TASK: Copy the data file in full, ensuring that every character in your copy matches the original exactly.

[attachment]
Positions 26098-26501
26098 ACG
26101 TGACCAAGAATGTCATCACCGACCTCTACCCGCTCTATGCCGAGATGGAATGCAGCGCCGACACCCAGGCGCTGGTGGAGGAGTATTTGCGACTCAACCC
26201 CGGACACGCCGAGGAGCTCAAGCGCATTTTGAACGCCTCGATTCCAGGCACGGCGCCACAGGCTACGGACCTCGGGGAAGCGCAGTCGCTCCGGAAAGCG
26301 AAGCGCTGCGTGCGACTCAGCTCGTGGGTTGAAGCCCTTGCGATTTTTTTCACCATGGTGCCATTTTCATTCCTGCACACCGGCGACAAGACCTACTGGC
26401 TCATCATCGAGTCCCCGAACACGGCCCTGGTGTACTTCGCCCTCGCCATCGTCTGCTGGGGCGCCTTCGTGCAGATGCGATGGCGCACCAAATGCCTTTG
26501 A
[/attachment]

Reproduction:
Positions 26098-26501
26098 ACG
26101 TGACCAAGAATGTCATCACCGACCTCTACCCGCTCTATGCCGAGATGGAATGCAGCGCCGACACCCAGGCGCTGGTGGAGGAGTATTTGCGACTCAACCC
26201 CGGACACGCCGAGGAGCTCAAGCGCATTTTGAACGCCTCGATTCCAGGCACGGCGCCACAGGCTACGGACCTCGGGGAAGCGCAGTCGCTCCGGAAAGCG
26301 AAGCGCTGCGTGCGACTCAGCTCGTGGGTTGAAGCCCTTGCGATTTTTTTCACCATGGTGCCATTTTCATTCCTGCACACCGGCGACAAGACCTACTGGC
26401 TCATCATCGAGTCCCCGAACACGGCCCTGGTGTACTTCGCCCTCGCCATCGTCTGCTGGGGCGCCTTCGTGCAGATGCGATGGCGCACCAAATGCCTTTG
26501 A